“Make a radical change in your lifestyle and begin to boldly do things which you may previously never have thought of doing, or been too hesitant to attempt. So many people live within unhappy circumstances and yet will not take the initiative to change their situation because they are conditioned to a life of security, conformity, and conservation, all of which may appear to give one peace of mind, but in reality nothing is more damaging to the adventurous spirit within a man than a secure future. The very basic core of a man’s living spirit is his passion for adventure. The joy of life comes from our encounters with new experiences, and hence there is no greater joy than to have an endlessly changing horizon, for each day to have a new and different sun. If you want to get more out of life, you must lose your inclination for monotonous security and adopt a helter-skelter style of life that will at first appear to you to be crazy. But once you become accustomed to such a life you will see its full meaning and its incredible beauty.”—Christopher McCandless (via l-eedle)
The kind of thinking that makes a distinction between thought and feeling is just one of those forms of demagogy that causes lots of trouble for people by making them suspicious of things that they shouldn’t be suspicious or complacent of.
For people to understand themselves in this way seems to be very destructive, and also very culpabilizing. These stereotypes of thought versus feeling, heart versus head, male versus female were invented at a time when people were convinced that the world was going in a certain direction — that is, toward technocracy, rationalization, science, and so on — but they were all invented as a defense against Romantic values.
“The second mode [to deal with unsafe cities] is to take refuge in vehicles. This is the technique practiced in the big wild-animal reservations of Africa, where tourists are warned to leave their cars under no circumstances until they reach a lodge. It is also the technique practiced in Los Angeles.”—Jane Jacobs, The Death and Life of Great American Cities (via hyyw)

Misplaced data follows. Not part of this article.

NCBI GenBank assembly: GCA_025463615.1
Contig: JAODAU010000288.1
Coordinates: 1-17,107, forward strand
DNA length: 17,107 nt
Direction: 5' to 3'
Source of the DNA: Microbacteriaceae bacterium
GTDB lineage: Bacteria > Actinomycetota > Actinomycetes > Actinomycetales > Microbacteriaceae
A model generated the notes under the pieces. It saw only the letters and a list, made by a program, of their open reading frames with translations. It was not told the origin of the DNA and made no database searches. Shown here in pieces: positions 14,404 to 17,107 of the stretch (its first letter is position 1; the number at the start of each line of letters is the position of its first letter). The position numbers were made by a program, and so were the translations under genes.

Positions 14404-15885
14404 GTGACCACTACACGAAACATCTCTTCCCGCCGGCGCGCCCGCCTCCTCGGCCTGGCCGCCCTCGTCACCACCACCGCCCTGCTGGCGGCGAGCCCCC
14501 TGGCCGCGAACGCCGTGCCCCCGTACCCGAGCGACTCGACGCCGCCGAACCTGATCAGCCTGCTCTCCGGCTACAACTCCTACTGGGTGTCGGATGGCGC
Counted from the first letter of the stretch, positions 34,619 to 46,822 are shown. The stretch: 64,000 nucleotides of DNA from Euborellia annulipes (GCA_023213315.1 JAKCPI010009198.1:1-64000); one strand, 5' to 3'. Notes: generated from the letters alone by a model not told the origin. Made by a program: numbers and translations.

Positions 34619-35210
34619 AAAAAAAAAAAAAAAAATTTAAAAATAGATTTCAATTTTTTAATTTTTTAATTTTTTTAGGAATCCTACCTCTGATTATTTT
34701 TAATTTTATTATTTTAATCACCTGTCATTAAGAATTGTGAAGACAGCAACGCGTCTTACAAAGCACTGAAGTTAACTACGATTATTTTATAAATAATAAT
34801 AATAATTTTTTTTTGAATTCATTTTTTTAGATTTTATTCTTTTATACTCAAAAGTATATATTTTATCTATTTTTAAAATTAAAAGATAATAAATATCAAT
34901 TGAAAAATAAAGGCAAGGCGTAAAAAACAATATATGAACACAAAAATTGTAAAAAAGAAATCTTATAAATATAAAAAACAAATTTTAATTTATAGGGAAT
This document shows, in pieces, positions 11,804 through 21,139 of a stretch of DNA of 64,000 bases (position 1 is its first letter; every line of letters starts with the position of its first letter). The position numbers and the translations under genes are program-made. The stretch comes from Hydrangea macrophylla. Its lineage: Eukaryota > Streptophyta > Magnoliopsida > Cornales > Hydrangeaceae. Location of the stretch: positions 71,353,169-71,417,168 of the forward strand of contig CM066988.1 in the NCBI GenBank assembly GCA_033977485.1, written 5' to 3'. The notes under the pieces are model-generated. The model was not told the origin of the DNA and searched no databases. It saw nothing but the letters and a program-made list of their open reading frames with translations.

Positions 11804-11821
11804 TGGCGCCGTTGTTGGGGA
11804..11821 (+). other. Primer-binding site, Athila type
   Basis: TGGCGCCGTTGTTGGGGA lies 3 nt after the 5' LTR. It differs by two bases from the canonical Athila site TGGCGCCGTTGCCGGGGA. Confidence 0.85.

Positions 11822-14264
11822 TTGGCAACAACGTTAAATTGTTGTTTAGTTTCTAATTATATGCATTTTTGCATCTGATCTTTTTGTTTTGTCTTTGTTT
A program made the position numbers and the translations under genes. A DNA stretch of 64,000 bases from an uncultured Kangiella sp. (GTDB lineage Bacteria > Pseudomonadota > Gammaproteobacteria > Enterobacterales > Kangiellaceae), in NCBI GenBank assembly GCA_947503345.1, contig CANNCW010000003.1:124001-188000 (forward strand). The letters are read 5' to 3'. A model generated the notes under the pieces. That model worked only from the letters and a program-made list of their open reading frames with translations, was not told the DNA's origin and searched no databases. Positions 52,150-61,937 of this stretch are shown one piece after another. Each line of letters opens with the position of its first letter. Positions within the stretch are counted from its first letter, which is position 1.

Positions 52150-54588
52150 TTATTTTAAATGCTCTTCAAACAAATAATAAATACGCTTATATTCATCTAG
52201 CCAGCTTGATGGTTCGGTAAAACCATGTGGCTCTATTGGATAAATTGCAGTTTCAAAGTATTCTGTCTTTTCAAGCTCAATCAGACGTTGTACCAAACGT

“The people who come to New York will continue to be ambitious, looking for more than just work, looking for advancement and the possibility of realizing their dreams. The city thrives on the young, the marginalized and the outcasts—people who live on the edge, driven by necessity to creativity.”—Peter Kaplan, 1954 - 2013. (via nedhepburn)
“The brain’s impressively accurate internal clock allows us to detect the passage of time, a skill essential for many critical daily functions. Without the ability to track elapsed time, our morning shower could continue indefinitely. … Neuroscientists believe that we have distinct neural systems for processing different types of time, for example, to maintain a circadian rhythm, to control the timing of fine body movements, and for conscious awareness of time passage. Until recently, most neuroscientists believed that this latter type of temporal processing – the kind that alerts you when you’ve lingered over breakfast for too long – is supported by a single brain system. However, emerging research indicates that the model of a single neural clock might be too simplistic. A new study … reveals that the brain may in fact have a second method for sensing elapsed time. What’s more, the authors propose that this second internal clock not only works in parallel with our primary neural clock, but may even compete with it.”—Fascinating new research on the brain’s two clocks. Pair with the science of our internal time. (via explore-blog)
“A theory is the more impressive the greater the simplicity of its premises, the more different kinds of things it relates, and the more extended its area of applicability. Therefore the deep impression that classical thermodynamics made upon me. It is the only physical theory of universal content which I am convinced will never be overthrown, within the framework of applicability of its basic concepts.”—